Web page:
JEFFERSON CITY, Mo. (Legal Newsline) – The Supreme Court of Missouri on March 14 reversed a lower court’s opinion, finding in favor of an insurance company following the death of a woman in a motor vehicle accident.
Shelter Mutual Insurance Co. appealed the verdict of a circuit court decision that would have given the family of a deceased woman $100,000 pursuant to underinsured motorist coverage (UIM) from the auto insurance policy. However, because the policy explicitly excludes UIM, the decision was reversed.
According to the court's decision, Angela Swadley’s vehicle was struck by a tractor-trailer driven by an employee of Silk Way Trans LLC, causing her vehicle to overturn. Swadley left the vehicle and was then struck and killed by a motorcyclist, who lost control and struck Swadley’s overturned vehicle, which she had exited.
Swadley’s family filed a wrongful death claim against the driver, Silk Way and the motorcyclist. They settled with the driver and Silk Way for $823,874.
The family then filed a claim with Shelter Insurance pursuant to their policy’s UIM coverage but the claim was denied. Shelter Insurance argued the tractor-trailer was not an underinsured motor vehicle as defined by the policy because Silk Way had liability coverage of $1 million, greater than the UIM limit listed in the declarations of the policy.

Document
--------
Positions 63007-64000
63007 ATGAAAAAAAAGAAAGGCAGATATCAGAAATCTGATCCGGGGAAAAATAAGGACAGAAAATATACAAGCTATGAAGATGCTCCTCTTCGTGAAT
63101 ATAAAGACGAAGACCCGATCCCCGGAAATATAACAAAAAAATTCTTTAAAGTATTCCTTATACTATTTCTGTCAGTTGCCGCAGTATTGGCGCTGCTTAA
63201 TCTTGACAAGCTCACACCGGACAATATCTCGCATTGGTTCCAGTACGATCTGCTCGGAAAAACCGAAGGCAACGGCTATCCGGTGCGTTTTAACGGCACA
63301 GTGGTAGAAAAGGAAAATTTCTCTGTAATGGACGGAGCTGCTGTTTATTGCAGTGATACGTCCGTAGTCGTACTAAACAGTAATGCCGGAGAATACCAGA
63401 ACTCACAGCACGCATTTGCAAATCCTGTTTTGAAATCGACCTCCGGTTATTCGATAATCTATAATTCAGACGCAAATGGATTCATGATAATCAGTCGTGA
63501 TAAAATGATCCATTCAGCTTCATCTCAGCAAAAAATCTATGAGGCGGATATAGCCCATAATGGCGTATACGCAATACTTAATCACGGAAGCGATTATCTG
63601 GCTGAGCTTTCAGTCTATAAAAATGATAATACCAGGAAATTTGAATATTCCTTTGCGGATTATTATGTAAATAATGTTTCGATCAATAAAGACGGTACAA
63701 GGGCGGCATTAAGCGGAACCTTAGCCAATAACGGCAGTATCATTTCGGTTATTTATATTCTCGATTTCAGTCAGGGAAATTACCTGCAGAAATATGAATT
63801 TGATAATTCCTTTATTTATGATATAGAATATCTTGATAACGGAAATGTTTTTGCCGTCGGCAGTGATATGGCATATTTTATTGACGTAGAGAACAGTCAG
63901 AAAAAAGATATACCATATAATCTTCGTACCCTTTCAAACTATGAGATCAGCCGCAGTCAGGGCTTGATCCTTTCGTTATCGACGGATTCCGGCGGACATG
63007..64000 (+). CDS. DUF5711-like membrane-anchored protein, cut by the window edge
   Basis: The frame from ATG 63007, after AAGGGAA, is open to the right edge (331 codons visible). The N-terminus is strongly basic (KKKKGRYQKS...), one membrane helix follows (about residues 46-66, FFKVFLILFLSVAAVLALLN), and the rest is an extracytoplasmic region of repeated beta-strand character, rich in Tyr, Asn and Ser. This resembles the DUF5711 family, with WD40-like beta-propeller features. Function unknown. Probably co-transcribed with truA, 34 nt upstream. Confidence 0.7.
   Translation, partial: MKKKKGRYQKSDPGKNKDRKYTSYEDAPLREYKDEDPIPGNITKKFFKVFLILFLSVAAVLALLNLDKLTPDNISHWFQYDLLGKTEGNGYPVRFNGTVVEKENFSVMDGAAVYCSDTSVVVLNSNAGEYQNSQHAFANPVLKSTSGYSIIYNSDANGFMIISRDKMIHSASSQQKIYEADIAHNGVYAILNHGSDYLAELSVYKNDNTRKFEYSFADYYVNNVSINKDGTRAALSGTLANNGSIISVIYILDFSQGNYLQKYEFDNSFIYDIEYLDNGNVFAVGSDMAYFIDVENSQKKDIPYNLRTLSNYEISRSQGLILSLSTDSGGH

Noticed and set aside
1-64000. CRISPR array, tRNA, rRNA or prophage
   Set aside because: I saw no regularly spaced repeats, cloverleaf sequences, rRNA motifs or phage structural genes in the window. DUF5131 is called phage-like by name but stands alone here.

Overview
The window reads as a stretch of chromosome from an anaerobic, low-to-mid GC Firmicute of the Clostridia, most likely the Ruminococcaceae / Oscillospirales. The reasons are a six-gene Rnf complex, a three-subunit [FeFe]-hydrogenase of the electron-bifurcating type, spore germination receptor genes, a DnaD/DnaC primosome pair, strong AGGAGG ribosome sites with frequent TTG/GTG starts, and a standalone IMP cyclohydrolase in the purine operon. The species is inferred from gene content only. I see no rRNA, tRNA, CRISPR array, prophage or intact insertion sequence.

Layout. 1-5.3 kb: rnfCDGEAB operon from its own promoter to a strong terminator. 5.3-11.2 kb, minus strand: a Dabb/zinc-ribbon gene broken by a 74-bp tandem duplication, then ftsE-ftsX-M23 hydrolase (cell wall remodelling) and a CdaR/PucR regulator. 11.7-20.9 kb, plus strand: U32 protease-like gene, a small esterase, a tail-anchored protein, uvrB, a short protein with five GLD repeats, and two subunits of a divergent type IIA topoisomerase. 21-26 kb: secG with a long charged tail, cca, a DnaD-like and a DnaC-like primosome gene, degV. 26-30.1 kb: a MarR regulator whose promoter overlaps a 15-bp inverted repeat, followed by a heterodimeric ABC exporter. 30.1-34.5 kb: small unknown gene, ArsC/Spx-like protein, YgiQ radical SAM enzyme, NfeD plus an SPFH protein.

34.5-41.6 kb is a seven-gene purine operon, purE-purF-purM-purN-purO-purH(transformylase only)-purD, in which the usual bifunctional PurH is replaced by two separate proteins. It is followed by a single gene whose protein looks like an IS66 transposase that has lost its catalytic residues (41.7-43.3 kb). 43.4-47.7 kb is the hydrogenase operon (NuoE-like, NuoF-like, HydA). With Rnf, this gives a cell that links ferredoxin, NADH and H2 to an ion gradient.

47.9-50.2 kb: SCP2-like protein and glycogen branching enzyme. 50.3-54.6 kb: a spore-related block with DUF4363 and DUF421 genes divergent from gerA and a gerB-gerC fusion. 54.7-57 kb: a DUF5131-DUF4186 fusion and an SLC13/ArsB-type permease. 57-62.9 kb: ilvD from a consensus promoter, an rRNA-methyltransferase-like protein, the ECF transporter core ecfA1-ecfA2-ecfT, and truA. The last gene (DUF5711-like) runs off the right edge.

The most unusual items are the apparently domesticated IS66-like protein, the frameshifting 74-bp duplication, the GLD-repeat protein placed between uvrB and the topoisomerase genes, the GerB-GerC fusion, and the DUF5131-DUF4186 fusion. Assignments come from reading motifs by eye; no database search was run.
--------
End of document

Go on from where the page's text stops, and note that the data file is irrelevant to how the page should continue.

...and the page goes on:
Shelter Insurance argued that UIM coverage doesn’t apply to the Swadley’s claim because the tractor-trailer was not an underinsured motor vehicle according to the policy’s definition. The Swadley’s argued that the policy, as a whole, is ambiguous and promises UIM coverage up to $100,000.
The court stated, “Nowhere does this policy expressly promise UIM coverage under every circumstance, and nowhere does it promise UIM coverage when the underinsured motorist has liability coverage equal to or greater than the UIM limit. Therefore, the policy is not rendered ambiguous by the fact that the policy's definition of "underinsured motor vehicle" restricts UIM coverage to applying only when the underinsured motorist has liability coverage less than the UIM limit.”
The Supreme Court decided after evaluating the insurance policy, UIM coverage unambiguously does not apply when the underinsured motorist has liability coverage equal or greater than $100,000.